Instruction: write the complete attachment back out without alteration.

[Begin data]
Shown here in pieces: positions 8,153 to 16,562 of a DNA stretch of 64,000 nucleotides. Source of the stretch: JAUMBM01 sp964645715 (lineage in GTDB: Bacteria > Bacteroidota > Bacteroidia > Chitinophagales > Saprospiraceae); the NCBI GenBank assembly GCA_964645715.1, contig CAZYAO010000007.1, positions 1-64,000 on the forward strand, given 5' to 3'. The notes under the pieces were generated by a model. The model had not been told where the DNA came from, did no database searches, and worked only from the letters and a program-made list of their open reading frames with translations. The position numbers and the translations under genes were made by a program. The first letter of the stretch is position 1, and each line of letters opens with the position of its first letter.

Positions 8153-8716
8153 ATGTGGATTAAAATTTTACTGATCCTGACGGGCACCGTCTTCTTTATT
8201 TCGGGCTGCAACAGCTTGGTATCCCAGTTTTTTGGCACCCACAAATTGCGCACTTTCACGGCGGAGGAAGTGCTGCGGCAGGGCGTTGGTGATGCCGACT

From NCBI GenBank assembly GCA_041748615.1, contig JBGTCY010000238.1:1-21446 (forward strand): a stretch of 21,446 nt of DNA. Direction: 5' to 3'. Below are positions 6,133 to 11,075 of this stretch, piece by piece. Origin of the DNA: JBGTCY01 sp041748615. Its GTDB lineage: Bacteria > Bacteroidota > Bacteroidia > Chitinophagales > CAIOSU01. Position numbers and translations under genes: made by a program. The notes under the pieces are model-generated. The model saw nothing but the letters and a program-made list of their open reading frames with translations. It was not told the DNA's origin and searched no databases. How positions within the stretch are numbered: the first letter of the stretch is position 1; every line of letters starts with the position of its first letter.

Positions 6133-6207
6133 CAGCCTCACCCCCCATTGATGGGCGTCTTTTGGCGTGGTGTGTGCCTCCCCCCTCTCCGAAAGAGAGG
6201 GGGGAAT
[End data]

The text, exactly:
Shown here in pieces: positions 8,153 to 16,562 of a DNA stretch of 64,000 nucleotides. Source of the stretch: JAUMBM01 sp964645715 (lineage in GTDB: Bacteria > Bacteroidota > Bacteroidia > Chitinophagales > Saprospiraceae); the NCBI GenBank assembly GCA_964645715.1, contig CAZYAO010000007.1, positions 1-64,000 on the forward strand, given 5' to 3'. The notes under the pieces were generated by a model. The model had not been told where the DNA came from, did no database searches, and worked only from the letters and a program-made list of their open reading frames with translations. The position numbers and the translations under genes were made by a program. The first letter of the stretch is position 1, and each line of letters opens with the position of its first letter.

Positions 8153-8716
8153 ATGTGGATTAAAATTTTACTGATCCTGACGGGCACCGTCTTCTTTATT
8201 TCGGGCTGCAACAGCTTGGTATCCCAGTTTTTTGGCACCCACAAATTGCGCACTTTCACGGCGGAGGAAGTGCTGCGGCAGGGCGTTGGTGATGCCGACT

From NCBI GenBank assembly GCA_041748615.1, contig JBGTCY010000238.1:1-21446 (forward strand): a stretch of 21,446 nt of DNA. Direction: 5' to 3'. Below are positions 6,133 to 11,075 of this stretch, piece by piece. Origin of the DNA: JBGTCY01 sp041748615. Its GTDB lineage: Bacteria > Bacteroidota > Bacteroidia > Chitinophagales > CAIOSU01. Position numbers and translations under genes: made by a program. The notes under the pieces are model-generated. The model saw nothing but the letters and a program-made list of their open reading frames with translations. It was not told the DNA's origin and searched no databases. How positions within the stretch are numbered: the first letter of the stretch is position 1; every line of letters starts with the position of its first letter.

Positions 6133-6207
6133 CAGCCTCACCCCCCATTGATGGGCGTCTTTTGGCGTGGTGTGTGCCTCCCCCCTCTCCGAAAGAGAGG
6201 GGGGAAT